Technology has created prosperity for mankind at large but it has equally left plenty to “vegetate in the backwaters of the stream of progress.” During the days of the British Industrial Revolution a sizable share of the workforce was left worse off by almost any measure as they lost their jobs to technology. The result was a series of riots against machines.
In a similar fashion, robots have recently reduced employment and wages in U.S. labour markets. Building on the intuition that voters who have lost out to technology are more likely to opt for radical political change, we examine if 'robots' shaped the outcome of the 2016 U.S. Presidential Election. Pitching technology against a host of alternative explanations —including workers exposure to globalization, immigration, manufacturing decline, etc.—we document that the support for Donald Trump was significantly higher in local labour markets more exposed to the adoption of robots.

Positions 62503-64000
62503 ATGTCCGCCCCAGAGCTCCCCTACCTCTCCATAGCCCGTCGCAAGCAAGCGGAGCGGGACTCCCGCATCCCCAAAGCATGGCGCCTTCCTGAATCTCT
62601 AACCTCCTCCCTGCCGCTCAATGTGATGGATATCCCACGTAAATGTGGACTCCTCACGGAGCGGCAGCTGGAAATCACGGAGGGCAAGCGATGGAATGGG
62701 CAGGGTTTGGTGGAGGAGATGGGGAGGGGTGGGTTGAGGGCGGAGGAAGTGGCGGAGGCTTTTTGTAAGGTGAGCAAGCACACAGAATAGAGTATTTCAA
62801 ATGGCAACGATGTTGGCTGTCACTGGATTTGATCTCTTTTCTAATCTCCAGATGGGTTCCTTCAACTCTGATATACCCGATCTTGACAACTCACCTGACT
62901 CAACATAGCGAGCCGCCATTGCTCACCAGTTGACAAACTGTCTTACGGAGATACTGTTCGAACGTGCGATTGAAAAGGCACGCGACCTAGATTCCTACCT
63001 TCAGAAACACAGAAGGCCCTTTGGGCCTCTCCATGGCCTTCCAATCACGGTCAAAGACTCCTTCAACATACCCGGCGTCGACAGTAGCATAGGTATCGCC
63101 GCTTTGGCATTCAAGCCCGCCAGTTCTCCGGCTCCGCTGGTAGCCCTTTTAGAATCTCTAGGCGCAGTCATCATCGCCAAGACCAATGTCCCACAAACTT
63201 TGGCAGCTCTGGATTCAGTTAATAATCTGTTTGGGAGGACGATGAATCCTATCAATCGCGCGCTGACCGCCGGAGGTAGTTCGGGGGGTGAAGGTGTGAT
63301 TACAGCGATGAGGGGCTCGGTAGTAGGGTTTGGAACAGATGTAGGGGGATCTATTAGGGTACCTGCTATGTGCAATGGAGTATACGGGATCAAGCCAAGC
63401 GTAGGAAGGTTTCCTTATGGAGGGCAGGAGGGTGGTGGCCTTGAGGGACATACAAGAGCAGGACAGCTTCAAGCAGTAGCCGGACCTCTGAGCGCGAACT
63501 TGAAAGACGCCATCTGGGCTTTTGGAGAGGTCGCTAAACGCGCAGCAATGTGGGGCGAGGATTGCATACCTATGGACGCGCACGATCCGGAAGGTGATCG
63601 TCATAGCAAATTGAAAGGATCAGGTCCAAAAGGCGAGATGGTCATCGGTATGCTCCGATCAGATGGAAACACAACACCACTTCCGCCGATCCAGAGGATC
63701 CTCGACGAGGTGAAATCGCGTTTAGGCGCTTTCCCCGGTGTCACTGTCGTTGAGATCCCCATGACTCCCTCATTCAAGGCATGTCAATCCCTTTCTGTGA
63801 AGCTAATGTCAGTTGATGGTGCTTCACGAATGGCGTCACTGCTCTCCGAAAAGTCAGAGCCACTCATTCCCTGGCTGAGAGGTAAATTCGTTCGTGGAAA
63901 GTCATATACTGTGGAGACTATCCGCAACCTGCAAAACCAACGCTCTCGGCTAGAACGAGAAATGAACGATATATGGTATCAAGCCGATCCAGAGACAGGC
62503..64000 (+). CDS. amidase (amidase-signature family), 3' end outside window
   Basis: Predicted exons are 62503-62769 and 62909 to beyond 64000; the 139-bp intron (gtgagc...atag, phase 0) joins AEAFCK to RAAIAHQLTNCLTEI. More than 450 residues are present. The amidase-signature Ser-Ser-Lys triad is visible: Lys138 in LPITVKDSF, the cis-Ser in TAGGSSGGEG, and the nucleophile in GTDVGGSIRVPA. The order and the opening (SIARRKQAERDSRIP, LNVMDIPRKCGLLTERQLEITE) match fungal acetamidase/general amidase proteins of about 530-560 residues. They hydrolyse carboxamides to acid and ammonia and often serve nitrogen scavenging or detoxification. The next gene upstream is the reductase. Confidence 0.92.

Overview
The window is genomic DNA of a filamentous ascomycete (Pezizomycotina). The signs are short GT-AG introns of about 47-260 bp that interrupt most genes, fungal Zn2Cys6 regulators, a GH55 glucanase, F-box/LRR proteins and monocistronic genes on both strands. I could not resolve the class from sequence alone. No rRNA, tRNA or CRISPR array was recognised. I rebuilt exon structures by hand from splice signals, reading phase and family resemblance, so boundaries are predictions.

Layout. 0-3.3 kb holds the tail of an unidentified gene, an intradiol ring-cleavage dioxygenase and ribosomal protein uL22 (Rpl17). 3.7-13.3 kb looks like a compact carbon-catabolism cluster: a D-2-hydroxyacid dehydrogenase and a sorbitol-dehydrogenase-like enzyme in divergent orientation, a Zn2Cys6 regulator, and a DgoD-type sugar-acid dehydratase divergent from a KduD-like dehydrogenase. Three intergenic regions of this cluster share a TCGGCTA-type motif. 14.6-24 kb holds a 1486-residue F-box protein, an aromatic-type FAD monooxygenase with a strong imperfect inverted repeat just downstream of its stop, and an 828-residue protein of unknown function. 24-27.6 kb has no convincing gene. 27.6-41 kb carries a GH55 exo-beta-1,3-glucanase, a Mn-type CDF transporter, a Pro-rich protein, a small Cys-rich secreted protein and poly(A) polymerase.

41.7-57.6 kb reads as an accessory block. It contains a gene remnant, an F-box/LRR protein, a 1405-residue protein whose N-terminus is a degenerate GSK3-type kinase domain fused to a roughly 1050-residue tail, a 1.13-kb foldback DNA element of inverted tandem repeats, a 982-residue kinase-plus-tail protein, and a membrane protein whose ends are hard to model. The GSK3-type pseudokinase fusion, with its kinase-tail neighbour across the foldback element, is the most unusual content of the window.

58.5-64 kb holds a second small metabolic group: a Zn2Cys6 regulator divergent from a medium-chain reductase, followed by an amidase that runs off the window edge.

Other things equal, a counterfactual analysis shows that Michigan, Wisconsin, and Pennsylvania would have swung in favour of the Hillary Clinton if robot adoption had been two percent lower over the investigated period, leaving the Democrats with a majority in the Electoral College.